Planning Annual Fall Pledge Campaigns

Planning Annual Fall Pledge Campaigns

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In today’s unprecedented context, when churches cannot worship in person and there is great economic uncertainty and social upheaval, it is quite reasonable to ask: How are we supposed to conduct our annual fall pledge campaign? Can we do so? We have no models, no roadmap. These are uncharted waters. We have never been in this situation before.

While each church is different, I would encourage you to incorporate at least the following into your thinking and planning if/when you ask people to estimate their financial giving for 2021.

1. Highlight Scripture. Scripture is one of the most powerful means by which God speaks to us. Through it, God challenges, heals, sustains, and urges growth within us and among us. One text you may find relevant is 2 Corinthians 8.1-7. This example of the Macedonians who “in the midst of a very severe trial, their abundant joy and extreme poverty welled up in rich generosity” might have something to say to us today. These verses, in fact chapters 8 and 9 generally, offer rich study and preaching opportunities as Paul attaches deep theological significance to the collection for the Jerusalem church.

2. Emphasize how your ministry is changing lives. Tell stories of what you are doing to bear witness to God’s love and justice in these challenging days, about how you are making disciples of Jesus, how you are bringing new life as agents of change, and/or how you are forming partnerships with others and working for the common good.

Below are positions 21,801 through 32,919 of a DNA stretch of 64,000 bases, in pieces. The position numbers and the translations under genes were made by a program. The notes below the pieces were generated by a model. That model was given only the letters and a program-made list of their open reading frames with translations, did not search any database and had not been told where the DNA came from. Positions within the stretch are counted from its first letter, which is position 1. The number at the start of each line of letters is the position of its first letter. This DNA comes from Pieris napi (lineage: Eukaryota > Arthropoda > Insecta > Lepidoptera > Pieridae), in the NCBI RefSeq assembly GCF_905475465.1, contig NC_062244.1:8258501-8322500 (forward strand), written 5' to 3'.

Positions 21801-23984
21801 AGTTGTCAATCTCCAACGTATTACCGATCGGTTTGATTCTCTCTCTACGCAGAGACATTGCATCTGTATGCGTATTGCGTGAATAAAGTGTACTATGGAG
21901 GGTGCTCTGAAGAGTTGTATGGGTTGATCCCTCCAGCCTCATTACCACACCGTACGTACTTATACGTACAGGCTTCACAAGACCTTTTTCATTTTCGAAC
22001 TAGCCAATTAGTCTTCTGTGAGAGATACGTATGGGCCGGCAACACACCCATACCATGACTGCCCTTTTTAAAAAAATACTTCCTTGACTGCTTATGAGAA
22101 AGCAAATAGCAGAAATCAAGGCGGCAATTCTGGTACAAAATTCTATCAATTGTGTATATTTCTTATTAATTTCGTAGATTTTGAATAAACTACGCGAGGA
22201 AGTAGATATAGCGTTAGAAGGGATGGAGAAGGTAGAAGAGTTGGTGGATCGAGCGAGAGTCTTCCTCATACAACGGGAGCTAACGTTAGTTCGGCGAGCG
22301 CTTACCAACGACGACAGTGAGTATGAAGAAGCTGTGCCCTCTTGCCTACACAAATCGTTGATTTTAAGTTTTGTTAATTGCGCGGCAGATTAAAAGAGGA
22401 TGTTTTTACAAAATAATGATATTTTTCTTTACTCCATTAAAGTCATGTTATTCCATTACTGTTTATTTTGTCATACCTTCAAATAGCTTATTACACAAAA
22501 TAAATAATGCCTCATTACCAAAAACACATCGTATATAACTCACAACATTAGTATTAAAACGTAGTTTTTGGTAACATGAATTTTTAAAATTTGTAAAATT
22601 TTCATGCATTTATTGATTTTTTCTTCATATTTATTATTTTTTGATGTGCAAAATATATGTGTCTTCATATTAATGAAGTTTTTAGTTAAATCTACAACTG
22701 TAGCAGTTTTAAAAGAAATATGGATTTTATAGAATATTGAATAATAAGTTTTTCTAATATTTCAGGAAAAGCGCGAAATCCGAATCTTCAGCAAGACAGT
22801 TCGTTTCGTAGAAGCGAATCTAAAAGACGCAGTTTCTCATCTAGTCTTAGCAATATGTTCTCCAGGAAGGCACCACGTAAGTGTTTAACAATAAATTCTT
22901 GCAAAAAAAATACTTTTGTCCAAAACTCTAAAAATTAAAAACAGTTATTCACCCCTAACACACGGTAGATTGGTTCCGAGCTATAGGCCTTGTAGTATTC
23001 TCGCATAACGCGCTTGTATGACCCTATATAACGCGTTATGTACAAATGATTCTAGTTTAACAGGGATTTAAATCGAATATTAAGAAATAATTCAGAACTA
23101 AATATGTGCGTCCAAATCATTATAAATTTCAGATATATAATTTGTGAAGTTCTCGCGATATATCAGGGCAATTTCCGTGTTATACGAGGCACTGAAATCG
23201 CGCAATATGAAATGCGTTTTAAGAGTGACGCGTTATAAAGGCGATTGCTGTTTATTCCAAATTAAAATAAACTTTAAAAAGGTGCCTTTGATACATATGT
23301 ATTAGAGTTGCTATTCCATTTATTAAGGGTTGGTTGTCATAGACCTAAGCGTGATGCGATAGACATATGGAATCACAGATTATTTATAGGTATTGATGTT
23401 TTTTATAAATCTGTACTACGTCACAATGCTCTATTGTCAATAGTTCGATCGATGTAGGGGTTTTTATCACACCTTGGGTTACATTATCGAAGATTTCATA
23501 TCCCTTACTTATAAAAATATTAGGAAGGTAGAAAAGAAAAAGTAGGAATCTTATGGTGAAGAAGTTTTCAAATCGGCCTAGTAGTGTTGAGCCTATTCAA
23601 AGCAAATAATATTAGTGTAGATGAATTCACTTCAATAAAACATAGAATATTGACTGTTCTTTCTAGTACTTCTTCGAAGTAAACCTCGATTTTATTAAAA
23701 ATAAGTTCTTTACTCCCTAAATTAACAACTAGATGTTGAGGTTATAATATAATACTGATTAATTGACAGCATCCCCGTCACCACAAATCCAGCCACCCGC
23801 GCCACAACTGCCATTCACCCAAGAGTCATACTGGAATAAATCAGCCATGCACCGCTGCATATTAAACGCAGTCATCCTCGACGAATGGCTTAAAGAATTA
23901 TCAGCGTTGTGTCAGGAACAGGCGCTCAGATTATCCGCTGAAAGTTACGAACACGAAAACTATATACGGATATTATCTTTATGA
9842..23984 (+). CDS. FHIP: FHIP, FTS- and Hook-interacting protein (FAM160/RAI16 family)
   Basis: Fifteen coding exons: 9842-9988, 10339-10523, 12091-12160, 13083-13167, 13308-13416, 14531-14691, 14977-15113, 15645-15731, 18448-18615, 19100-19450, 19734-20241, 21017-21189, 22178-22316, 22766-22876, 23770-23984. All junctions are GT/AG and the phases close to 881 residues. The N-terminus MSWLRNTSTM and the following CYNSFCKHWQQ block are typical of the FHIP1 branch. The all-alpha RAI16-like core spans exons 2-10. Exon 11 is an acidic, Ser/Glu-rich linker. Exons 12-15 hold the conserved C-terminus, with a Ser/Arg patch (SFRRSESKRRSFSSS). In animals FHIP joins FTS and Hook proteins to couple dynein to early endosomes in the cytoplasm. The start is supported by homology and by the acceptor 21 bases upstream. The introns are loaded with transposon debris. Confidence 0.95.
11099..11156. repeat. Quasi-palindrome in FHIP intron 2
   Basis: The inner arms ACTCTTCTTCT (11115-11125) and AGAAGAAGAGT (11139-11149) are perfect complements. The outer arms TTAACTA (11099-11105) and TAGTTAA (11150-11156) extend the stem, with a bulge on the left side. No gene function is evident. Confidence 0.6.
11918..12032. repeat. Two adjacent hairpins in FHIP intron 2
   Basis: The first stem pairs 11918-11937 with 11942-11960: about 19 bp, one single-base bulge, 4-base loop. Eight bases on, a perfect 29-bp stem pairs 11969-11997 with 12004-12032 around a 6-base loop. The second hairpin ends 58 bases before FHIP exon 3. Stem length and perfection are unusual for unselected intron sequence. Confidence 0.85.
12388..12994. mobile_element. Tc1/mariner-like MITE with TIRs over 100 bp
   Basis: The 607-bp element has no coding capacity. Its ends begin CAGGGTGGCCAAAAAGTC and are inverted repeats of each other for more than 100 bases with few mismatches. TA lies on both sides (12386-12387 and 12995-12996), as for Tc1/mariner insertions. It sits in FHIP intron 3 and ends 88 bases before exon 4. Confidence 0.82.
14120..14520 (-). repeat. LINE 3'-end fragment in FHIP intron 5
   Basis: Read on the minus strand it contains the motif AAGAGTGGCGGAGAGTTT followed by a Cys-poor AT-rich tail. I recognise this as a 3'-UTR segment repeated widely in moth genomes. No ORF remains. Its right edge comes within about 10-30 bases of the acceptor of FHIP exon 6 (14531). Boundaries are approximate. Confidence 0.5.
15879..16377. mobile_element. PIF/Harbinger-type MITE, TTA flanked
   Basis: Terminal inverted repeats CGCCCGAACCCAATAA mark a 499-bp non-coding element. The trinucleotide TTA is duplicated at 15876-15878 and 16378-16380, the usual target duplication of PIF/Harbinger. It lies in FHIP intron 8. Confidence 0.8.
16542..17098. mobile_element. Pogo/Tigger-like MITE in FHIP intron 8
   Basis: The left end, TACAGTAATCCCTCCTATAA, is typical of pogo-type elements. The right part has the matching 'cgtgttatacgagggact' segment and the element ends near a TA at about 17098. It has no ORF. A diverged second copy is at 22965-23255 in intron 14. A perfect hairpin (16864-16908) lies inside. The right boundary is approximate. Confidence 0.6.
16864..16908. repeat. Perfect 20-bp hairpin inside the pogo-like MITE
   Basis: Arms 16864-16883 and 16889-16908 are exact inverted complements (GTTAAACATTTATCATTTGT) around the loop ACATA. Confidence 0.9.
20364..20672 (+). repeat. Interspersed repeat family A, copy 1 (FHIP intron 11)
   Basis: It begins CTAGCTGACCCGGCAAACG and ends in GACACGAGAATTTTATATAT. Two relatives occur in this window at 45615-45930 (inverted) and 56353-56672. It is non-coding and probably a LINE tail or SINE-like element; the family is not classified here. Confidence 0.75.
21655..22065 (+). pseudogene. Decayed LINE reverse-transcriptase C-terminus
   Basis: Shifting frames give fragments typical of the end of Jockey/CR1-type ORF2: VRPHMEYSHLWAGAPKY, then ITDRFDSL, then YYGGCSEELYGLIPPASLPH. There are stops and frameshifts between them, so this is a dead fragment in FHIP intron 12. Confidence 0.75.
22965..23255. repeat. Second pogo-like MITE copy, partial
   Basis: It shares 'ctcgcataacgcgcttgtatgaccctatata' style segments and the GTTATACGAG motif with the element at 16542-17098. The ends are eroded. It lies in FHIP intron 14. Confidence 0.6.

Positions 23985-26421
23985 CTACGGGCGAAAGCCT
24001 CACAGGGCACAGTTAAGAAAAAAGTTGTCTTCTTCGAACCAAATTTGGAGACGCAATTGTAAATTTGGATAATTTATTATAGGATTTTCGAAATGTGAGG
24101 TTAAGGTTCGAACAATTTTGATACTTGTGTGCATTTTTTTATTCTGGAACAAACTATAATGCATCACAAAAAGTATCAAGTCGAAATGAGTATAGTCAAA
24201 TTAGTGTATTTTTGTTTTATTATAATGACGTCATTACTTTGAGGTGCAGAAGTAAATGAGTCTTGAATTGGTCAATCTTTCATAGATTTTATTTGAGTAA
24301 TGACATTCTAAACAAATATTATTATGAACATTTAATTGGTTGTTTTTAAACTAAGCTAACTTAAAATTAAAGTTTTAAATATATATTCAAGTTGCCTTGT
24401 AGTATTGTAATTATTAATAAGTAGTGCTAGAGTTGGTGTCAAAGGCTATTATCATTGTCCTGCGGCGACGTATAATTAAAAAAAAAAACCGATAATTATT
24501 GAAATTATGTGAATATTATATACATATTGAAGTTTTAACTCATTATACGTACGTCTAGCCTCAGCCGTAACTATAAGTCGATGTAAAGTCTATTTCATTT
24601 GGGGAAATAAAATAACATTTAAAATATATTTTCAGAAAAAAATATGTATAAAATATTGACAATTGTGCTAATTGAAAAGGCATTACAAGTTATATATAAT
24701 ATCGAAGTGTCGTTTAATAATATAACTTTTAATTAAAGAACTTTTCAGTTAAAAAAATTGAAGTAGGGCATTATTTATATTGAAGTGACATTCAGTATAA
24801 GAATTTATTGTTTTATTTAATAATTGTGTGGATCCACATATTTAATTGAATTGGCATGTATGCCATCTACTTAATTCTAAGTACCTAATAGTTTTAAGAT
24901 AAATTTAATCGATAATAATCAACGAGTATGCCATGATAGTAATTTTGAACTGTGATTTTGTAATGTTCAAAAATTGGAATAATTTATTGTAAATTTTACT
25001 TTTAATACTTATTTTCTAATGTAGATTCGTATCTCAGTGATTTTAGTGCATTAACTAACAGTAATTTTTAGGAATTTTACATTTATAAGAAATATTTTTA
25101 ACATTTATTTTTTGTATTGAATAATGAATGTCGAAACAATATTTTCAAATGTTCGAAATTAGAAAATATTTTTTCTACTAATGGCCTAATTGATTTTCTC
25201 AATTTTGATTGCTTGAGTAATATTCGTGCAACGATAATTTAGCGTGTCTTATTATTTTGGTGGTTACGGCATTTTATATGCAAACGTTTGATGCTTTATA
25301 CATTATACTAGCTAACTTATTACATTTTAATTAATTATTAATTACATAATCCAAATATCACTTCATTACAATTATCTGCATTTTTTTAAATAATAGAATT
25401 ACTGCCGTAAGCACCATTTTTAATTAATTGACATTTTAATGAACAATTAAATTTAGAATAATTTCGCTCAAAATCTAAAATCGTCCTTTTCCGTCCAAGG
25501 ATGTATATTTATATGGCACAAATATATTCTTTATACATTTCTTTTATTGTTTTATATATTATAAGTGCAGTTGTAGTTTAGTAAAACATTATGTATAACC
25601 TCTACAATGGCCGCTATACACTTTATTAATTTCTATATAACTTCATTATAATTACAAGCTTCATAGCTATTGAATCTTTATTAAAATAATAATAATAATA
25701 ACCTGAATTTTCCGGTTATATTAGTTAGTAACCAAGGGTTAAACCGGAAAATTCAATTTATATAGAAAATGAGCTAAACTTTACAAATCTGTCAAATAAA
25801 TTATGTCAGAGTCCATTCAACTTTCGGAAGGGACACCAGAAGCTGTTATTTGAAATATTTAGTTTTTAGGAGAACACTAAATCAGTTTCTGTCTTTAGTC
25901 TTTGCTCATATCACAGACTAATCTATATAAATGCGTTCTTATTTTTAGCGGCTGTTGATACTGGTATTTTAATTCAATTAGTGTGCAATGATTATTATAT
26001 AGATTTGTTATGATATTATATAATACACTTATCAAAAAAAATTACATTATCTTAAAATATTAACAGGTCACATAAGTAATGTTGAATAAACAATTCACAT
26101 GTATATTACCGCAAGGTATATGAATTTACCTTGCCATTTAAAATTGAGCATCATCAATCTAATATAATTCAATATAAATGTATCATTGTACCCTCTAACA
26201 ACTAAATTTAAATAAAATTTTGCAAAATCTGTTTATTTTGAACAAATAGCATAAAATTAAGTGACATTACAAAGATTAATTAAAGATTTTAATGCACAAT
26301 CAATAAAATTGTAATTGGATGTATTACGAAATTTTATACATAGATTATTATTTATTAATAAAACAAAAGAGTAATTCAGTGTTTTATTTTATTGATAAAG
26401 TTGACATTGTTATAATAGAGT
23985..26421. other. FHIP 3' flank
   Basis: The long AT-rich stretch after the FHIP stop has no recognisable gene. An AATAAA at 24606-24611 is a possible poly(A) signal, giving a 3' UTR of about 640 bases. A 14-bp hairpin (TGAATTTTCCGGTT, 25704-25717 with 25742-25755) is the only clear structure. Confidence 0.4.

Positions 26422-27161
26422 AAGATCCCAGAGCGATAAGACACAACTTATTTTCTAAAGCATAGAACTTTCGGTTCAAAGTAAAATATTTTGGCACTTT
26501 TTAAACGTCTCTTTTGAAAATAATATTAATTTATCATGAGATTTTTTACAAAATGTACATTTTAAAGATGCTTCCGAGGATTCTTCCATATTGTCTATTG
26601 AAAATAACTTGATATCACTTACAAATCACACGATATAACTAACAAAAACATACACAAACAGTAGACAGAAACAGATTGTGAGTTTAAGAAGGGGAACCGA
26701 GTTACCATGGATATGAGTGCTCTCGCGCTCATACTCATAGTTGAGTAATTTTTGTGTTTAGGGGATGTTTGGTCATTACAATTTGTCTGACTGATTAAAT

Rather than talking about bills that need to be paid and needing to keep the church’s doors open, talk about the unique divinely-called mission work that your congregation is carrying out in your community; how you are being Christ’s body; Christ’s hands and feet. To do this, try using a narrative budget instead of a numbers only budget. Be both inspirational in what you have been and are doing and aspirational about what you hope and feel called to do in the year ahead. Talk about ministry that needs to be done. Talk about all the ministry you do together and how it matters, now more than ever.

3. Ask unapologetically. You are inviting people to support the mission and ministry of Jesus being enacted through your church. Also ask sensitively as there are people hurting financially right now, even while others have more money available. Ask in such a way that you don’t make those who are hurting feel worse or guilty, while challenging those who can to give more.

Prioritize the need of the giver to give, not the church to receive, and of providing the giver a chance to express and grow in her/his generosity. Again, the ministry of the church is needed now more than ever, and this ministry requires time, talent, and especially treasure. Invite people into the joy of financially supporting and participating in making God’s love and justice real.